Mr. Kasich, who had a public affairs show on the Fox News network before he became governor in 2011, urged his listeners to put pressure on business lobbying groups. “I need you to contact the [National Federation of Independent Business] and tell them to get out there and support small business,” Mr. Kasich said.
The federation’s support likely would help overcome Republican objections to the governor’s plan to widen the range of services that would be subject to the state sales tax, while at the same time slashing the state income-tax rate by 20 percent across the board.
Maumee was Mr. Kasich’s second stop on a road tour that took him to Cleveland on Tuesday and will take him to Dayton today to sell the two-year, $66.3 billion state spending plan.
Mr. Kasich and Ohio Tax Commissioner Joe Testa on Wednesday went through a foam-board presentation showing that the combination of business and income tax cuts will give 98 percent of business owners in the state a 50 percent tax cut.
Clearly energized by his plan, which coincides with enough of a rise in the state’s economy to create a $1.9 billion surplus, Mr. Kasich said he still needs backing from Ohio’s business owners.
“There are so many big things here that people are having a hard time digesting it all,” Mr. Kasich said to the audience of about 60, mostly northwest Ohio family business owners. They gathered at the headquarters of Service Spring Corp., headed by Chief Executive Officer Mike McAlear. The business, with 150 employees, makes springs for overhead garage doors.
Mr. Kasich said the school-funding formula in his two-year budget addresses a problem that has been the subject of decades of constitutional law wrangling.
“I’ve been very, very pleased with the reaction. I’m very hopeful this will make it through the legislature, and once that happens we can lower the volume on all the fighting,” he said.
He also boasted of his plan to expand Medicaid to take advantage of an offer from the federal government under the Affordable Care Act to reimburse the state for raising income eligibility to include nearly 450,000 added Ohioans.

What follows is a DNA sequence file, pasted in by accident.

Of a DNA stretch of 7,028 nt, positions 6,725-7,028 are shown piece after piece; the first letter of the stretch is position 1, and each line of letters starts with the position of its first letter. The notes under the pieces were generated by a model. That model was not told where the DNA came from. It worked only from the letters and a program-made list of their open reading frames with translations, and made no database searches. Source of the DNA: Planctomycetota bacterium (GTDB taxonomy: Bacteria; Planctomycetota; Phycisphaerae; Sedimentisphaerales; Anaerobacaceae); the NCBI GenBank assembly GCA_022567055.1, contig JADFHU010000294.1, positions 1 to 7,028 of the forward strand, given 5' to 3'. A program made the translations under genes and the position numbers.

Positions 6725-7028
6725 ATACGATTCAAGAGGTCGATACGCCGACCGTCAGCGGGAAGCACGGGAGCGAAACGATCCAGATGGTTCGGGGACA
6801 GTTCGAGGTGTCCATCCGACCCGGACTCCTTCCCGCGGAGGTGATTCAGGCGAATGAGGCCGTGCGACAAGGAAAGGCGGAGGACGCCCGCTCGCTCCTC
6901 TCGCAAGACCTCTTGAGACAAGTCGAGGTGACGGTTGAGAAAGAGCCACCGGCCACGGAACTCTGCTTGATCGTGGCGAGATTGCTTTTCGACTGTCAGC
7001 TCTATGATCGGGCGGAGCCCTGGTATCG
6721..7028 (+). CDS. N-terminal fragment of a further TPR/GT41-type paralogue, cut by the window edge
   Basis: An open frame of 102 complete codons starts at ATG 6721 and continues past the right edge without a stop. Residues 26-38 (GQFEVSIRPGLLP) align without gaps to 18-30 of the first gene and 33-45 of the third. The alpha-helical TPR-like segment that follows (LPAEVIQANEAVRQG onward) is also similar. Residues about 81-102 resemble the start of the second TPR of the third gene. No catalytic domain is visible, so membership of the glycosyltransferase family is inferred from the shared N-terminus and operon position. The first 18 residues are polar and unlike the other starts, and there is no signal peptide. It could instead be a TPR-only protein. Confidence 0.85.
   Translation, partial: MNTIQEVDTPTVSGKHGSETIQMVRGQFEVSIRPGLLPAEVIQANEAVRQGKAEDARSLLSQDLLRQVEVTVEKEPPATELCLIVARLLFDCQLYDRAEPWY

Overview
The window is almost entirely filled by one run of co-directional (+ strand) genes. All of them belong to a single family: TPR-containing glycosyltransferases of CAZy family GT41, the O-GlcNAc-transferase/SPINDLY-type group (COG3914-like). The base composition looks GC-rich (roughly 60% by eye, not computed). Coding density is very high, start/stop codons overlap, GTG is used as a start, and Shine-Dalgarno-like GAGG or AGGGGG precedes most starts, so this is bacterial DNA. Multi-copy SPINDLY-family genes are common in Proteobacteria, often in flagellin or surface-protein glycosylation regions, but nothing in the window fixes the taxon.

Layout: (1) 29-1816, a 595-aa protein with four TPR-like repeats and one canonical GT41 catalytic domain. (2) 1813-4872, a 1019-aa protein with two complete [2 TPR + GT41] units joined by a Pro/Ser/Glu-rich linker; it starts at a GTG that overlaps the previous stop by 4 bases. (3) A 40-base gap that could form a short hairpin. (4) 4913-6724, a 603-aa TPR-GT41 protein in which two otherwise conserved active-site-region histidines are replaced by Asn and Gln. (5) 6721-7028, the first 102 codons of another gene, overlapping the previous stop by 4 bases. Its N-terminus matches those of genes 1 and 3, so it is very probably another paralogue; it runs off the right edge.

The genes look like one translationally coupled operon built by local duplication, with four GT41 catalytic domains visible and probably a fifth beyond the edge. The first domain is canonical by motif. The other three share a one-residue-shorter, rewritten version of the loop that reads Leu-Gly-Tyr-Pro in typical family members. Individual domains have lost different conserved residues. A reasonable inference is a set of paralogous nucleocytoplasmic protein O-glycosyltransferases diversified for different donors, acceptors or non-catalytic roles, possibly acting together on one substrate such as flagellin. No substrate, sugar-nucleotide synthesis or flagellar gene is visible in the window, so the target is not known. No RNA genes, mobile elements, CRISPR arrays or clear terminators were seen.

“It takes the working poor out of the emergency rooms where they get their primary care,” he said, and returns $13 billion in federal funds “back to Ohio.”
And he said his plan to borrow against Ohio Turnpike tolls will help pay for $3 billion worth of infrastructure spending and create 65,000 jobs and is turning opposition into clamoring to get the work started.
Mr. McAlear’s son, Kevin, 25, in charge of emerging technology at Service Spring, described how the company provides a social-media platform to all its 150 employees. He said not all of the comments are work-related, by design, to create a sense of relaxed communication.
When Mr. Kasich asked Kevin McAlear to comment on the tax-cut plan, Kevin McAlear said: “When you lower taxes, it gives us money to do more of what we’re doing.”
Roger Geiger, the executive director of the Ohio chapter of National Federation of Independent Business, said his group hasn’t finished evaluating the budget, which was released Monday. He said he is supportive of the tax-cut plans but is studying whether that gain is wiped out by potential increases on small business owners by expanded sales taxes.
For example, barbers who don’t employ accountants may have to do so to become a tax collector for the state, he said. “[The tax cut] will have a huge impact on small businesses being able to reinvest,” Mr. Geiger said. “The expansion of the sales tax on services — that’s what we don’t know yet. Is it still a net plus for the small business community? I don’t know. My gut tells me it will be.”
The governor rejected arguments that the additional sales taxes will hurt the poor, mentioning spas and lobbyists as businesses that would be subject to the sales tax.
“I don’t know that many poor people that are hiring architects,” he said.
However, Democrats said businesses that could face sales taxation include laundromats and barbers.
Contact Tom Troy at: email@example.com or 419-724-6058.